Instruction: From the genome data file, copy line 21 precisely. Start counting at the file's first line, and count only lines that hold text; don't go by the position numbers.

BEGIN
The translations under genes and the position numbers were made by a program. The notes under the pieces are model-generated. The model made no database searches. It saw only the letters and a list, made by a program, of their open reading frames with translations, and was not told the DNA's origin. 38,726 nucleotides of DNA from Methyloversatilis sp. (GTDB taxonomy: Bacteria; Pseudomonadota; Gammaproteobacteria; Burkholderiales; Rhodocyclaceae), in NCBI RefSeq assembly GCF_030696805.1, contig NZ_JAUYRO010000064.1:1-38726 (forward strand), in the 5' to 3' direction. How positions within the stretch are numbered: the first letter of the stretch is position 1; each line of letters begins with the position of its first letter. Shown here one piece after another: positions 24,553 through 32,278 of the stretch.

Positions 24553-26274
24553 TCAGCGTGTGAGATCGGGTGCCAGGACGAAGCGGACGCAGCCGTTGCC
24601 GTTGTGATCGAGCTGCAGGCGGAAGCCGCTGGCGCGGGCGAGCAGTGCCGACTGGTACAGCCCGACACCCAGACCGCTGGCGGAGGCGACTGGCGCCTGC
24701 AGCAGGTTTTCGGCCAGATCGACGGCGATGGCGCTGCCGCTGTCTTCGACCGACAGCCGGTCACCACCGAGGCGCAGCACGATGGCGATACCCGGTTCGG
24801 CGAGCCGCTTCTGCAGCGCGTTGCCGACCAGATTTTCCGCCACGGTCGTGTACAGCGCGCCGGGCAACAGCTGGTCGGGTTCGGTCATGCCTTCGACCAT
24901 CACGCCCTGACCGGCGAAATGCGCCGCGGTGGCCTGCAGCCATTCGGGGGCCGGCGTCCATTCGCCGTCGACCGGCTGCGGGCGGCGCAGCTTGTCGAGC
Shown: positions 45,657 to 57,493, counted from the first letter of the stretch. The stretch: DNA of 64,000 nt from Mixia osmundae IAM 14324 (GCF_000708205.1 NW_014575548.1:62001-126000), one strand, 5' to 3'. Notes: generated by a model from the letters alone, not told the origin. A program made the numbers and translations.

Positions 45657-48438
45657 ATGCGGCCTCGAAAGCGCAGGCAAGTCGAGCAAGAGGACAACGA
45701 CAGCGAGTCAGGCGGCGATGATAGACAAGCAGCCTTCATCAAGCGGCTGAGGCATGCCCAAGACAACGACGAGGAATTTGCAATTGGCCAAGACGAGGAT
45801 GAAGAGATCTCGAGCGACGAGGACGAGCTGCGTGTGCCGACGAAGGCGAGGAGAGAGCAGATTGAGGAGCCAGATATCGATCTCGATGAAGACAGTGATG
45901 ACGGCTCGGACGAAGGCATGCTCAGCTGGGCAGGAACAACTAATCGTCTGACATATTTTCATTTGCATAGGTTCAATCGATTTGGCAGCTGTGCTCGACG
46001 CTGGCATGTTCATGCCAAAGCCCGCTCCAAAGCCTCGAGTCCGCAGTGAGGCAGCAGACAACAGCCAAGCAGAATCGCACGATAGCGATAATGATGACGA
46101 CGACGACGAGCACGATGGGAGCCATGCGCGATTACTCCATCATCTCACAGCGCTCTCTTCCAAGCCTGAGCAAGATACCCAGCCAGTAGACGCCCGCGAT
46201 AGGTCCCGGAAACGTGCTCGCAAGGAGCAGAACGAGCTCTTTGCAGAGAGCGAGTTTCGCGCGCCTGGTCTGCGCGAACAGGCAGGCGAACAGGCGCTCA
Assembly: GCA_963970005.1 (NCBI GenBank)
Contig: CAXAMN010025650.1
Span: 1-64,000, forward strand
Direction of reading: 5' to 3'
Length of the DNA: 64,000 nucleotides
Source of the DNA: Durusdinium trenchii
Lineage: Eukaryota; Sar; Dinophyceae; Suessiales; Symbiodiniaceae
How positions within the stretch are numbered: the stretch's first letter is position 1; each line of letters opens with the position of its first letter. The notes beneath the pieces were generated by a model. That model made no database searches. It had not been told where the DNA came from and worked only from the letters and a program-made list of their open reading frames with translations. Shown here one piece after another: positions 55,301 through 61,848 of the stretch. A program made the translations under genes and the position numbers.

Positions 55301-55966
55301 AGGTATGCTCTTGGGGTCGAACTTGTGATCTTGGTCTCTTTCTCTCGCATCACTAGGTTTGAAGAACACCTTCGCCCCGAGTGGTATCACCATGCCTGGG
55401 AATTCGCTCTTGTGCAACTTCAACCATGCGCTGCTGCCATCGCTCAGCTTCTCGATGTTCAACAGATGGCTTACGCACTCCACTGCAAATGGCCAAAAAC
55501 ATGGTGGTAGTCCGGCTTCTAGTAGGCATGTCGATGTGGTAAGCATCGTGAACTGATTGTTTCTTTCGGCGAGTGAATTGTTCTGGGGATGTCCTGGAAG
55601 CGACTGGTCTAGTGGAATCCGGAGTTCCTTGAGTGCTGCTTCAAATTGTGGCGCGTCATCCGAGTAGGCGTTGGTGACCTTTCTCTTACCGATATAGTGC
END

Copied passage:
Length of the DNA: 64,000 nucleotides